The Hippo


Mar 17, 2018








The Hateful Eight

The Hateful Eight (R)
Film Reviews by Amy Diaz

By Amy Diaz

Two bounty hunters, one criminal and a handful of unknowns get trapped in a cabin together during a blizzard in post-Civil War Wyoming in The Hateful Eight, a Quentin Tarantino western that clocks in at nearly three hours long.

Bounty hunter John Ruth (Kurt Russell) is bringing Daisy Domergue (Jennifer Jason Leigh) into Red Rock for her trial and likely hanging. Though Ruth tends to pick the “alive” part of the “wanted: dead or alive” bounty hunter instruction, Major Marquis Warren (Samuel L. Jackson) tends to play it safer and bring his fugitives in dead, which is why we meet him on the road to Red Rock with several dead and frozen-looking men in a pile on the road. He had been taking them by horse, but his horse had died and now he’s looking for somewhere to wait out the coming blizzard and find new transportation into Red Rock. Skeptically, reluctantly, Ruth lets Warren come aboard — professional courtesy and all. (Ruth and Warren even know each other casually.) 
When another man shows up on the road, however, Ruth demands that Warren handcuff himself, lest the two men be working together to steal Daisy and her $10,000 bounty away. The other man, Chris Mannix (Walton Goggins), refuses to be handcuffed and demands a ride. He says that he is the sheriff of Red Rock and if either man wants to be paid for their fugitives, they must bring him along.
Because the blizzard is too bad for them to make it all the way to Red Rock, the two bounty hunters, the maybe sheriff, Daisy the criminal and OB (James Parks), the stage coach driver, plan to spend the next few snowy days at Minnie’s Haberdashery, a sort of general store weigh-station on the road to Red Rock. When the bunch gets to the store, Minnie isn’t there but a Mexican named Bob (Demian Bichir) says he has been left in charge. Also at Minnie’s are an old Confederate general (Bruce Dern), a quiet cowboy (Michael Madsen) and a chatty British guy who says he’s Red Rock’s hangman (Tim Roth). Both Ruth and Warren are pretty certain not all is right at Minnie’s and that at least one of the men is there to help Daisy break free. 
Somewhere in the nearly three self-indulgent hours of film, there is probably a fun 90-minute B-movie western about characters who are varying shades of villain in a locked-room mystery. Sure, that movie would probably still be violent and overly liberal with the use of the n-word, both in a way that is actually more lazy than daring, but that movie would be an enjoyable movie to watch. As it is, The Hateful Eight feels too shaggy and self-conscious in its assumed artsiness to be really fun. This isn’t just a movie that shows you the math, it also shows you the trees being cut down to turn into paper and pencil. It shows you the moment of conception of the math teacher. It is so caught up with its own story-telling details, so in love with making sure we laugh at the same joke a couple of times or notice the particular blerb of blood, that the forward momentum of the story is regularly stalled.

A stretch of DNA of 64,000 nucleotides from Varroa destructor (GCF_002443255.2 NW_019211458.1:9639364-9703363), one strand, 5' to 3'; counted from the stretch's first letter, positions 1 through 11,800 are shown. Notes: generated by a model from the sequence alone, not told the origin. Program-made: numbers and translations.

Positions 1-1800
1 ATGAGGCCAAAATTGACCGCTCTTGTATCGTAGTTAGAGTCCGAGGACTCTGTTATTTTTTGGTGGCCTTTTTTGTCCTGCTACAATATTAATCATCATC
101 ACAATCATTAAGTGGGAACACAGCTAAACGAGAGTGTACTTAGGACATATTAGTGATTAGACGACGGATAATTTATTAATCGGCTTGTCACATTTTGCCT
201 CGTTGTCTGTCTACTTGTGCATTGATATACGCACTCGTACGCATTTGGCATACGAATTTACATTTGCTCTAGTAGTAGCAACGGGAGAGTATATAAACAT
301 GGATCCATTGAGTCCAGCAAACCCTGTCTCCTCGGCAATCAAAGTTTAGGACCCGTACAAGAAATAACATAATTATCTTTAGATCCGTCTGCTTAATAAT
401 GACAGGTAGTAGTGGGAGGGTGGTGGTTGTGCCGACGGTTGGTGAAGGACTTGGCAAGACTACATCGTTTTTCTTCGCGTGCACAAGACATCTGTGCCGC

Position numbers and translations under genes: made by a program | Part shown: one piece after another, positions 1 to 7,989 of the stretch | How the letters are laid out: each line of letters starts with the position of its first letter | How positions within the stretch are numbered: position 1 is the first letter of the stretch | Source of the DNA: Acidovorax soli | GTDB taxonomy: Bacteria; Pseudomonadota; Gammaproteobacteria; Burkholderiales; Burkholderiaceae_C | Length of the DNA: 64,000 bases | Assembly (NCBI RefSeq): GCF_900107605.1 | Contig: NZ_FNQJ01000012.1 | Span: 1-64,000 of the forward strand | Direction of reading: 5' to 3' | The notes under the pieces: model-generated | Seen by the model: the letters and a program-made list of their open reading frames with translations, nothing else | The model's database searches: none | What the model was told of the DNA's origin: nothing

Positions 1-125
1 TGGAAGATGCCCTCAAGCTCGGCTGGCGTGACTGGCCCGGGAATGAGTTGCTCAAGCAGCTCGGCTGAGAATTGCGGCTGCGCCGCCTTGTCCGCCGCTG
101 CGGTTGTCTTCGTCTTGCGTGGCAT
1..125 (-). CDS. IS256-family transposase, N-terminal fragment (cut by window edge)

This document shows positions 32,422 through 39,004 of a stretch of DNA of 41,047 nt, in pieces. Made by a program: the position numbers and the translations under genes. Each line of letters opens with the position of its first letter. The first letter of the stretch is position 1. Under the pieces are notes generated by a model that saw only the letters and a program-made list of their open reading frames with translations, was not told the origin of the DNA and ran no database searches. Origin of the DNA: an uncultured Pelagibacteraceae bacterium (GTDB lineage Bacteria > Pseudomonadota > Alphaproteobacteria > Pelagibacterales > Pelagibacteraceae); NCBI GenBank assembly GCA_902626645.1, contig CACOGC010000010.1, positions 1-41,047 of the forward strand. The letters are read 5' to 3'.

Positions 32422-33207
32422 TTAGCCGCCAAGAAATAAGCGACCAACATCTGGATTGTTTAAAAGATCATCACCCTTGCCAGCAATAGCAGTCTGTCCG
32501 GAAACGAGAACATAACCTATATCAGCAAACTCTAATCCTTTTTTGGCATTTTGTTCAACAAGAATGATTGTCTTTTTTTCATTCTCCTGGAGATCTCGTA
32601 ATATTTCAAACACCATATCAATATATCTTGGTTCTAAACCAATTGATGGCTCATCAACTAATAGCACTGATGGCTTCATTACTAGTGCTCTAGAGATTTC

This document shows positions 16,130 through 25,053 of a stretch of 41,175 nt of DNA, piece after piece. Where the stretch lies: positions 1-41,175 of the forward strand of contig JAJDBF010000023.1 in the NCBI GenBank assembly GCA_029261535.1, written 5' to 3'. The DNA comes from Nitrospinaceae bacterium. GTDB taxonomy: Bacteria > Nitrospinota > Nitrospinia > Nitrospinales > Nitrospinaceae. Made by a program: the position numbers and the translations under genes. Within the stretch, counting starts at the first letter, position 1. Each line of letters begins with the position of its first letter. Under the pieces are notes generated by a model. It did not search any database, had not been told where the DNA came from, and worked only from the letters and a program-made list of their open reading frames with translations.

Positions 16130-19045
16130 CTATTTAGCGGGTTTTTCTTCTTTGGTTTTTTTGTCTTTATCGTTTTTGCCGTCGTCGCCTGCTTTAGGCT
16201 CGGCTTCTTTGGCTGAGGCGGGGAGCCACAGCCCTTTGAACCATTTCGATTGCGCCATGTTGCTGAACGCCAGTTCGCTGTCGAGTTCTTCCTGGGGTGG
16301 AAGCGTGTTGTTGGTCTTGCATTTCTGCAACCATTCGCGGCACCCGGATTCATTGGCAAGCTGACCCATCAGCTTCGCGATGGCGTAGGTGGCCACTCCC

There is also a weird sense in this movie that we in the audience are only a few years away from having seen and thrilled to Pulp Fiction. Immaturity? Is that what it is? I’m not sure that’s exactly the right word for the way Tarantino uses violence and race in this movie, but overall I was left with the feeling that this movie’s approach to both feels almost cutesy, like Tarantino is still the indie director trying to show off how daring he is. (Actually, I call BS on the idea that this movie is really saying anything about race, for all that it has its characters talk about the Civil War or call Jackson’s character the n-word. Like the violence and the blood spatter, anything race-related seems all about shock value without a single smarter or deeper aspect.)
This is not to say that The Hateful Eight is a failure as a movie or even as a piece of entertainment. It does have its moments. I could totally watch a movie that is just called Walton Goggins Says Things. There isn’t one part of this movie that is even as good as his weakest scenes in Justified but he’s still a good time generally. Once, I might have said the same thing about Samuel L. Jackson, but in this movie he demonstrates that you really can watch an actor do the same fun thing too many times. Just as less movie would have been a better movie, less of Samuel L. Jackson doing a version of his Jules Winnfield Pulp Fiction character would have made this feel a little fresher. And while plenty of what happens here is not just telegraphed well in advance but printed in a fully illustrated book and read to the audience with cookies and milk in advance, there are a few plot twists that give the movie a bit of narrative zest.
And for all that not nearly enough thought appears to be given about the necessity of each scene or stretch of dialogue, Tarantino clearly puts an impressive amount of thought into nearly every visual, every design choice, every bit of font in the movie’s opening credits, the score. I wish more in the movie was as deliberate. 
There’s a lot in this movie I could live without — Tarantino’s late-movie narration, the chapter divisions, the stilted acting choices some of the actors made and, of course, at least a good hour of the movie itself. But, for Tarantino fans, the excesses are, on the balance, probably worth sitting through to get to this unevenly cooked roast’s tastier cuts. C+
Rated R for strong bloody violence, a scene of violent sexual content, language and some graphic nudity. Written and directed by Quentin Tarantino, The Hateful Eight is about 2 hours and 55 minutes long (when viewed without the intermission) and is distributed by The Weinstein Company.  

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